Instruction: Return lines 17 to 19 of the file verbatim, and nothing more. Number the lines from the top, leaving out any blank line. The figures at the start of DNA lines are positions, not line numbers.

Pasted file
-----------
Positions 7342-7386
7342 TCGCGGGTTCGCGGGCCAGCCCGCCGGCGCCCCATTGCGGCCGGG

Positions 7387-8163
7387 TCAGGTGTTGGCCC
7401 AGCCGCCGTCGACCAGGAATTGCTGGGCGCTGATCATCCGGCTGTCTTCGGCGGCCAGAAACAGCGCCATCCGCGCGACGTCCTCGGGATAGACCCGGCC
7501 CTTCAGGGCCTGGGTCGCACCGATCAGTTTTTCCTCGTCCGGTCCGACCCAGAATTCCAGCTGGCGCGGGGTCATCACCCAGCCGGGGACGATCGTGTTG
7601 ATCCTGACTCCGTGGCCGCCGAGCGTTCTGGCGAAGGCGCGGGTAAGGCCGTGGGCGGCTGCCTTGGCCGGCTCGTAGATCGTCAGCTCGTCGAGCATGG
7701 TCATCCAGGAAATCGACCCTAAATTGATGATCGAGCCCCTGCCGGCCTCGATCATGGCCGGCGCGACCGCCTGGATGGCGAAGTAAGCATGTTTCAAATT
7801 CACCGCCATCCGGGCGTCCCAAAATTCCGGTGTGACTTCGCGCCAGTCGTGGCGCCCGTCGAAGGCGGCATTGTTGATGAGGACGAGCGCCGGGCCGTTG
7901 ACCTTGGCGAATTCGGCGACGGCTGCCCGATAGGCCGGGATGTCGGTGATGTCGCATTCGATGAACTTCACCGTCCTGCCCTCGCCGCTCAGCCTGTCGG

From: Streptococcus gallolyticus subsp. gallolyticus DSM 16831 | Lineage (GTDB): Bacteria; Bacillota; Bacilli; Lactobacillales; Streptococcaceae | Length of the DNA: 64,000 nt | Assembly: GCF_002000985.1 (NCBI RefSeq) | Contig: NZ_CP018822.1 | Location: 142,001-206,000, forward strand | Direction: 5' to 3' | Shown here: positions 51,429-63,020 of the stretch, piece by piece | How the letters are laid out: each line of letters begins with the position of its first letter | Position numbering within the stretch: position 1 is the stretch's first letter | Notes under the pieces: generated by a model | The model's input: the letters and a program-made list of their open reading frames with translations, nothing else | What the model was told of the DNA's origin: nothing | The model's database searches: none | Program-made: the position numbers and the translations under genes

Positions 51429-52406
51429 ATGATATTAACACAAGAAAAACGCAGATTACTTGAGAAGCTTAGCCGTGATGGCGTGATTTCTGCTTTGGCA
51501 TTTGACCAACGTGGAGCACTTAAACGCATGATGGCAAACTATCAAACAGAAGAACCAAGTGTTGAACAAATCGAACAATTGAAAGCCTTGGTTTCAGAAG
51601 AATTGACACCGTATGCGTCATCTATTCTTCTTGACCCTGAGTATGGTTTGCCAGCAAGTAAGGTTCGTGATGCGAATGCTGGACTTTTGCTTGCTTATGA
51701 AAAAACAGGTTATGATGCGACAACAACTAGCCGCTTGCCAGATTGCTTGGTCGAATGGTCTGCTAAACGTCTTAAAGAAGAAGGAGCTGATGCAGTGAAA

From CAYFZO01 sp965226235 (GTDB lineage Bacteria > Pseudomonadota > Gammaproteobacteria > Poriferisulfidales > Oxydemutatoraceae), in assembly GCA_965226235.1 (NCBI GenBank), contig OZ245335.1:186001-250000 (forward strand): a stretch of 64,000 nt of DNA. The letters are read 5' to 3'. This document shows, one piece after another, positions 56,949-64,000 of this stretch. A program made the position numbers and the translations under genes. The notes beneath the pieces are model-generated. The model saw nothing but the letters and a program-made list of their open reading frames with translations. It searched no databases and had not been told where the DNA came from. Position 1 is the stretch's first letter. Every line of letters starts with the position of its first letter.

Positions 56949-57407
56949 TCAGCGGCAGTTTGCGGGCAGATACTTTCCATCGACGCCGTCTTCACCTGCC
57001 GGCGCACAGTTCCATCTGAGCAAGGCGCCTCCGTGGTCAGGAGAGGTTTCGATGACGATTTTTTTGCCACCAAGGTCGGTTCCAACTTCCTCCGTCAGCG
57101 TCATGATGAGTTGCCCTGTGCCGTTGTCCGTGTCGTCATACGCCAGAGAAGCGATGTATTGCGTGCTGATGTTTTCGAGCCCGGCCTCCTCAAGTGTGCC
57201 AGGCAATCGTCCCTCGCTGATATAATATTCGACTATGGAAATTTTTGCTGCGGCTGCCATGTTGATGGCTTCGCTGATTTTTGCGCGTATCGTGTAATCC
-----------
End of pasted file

From CAYFZO01 sp965226235 (GTDB lineage Bacteria > Pseudomonadota > Gammaproteobacteria > Poriferisulfidales > Oxydemutatoraceae), in assembly GCA_965226235.1 (NCBI GenBank), contig OZ245335.1:186001-250000 (forward strand): a stretch of 64,000 nt of DNA. The letters are read 5' to 3'. This document shows, one piece after another, positions 56,949-64,000 of this stretch. A program made the position numbers and the translations under genes. The notes beneath the pieces are model-generated. The model saw nothing but the letters and a program-made list of their open reading frames with translations. It searched no databases and had not been told where the DNA came from. Position 1 is the stretch's first letter. Every line of letters starts with the position of its first letter.

Positions 56949-57407
56949 TCAGCGGCAGTTTGCGGGCAGATACTTTCCATCGACGCCGTCTTCACCTGCC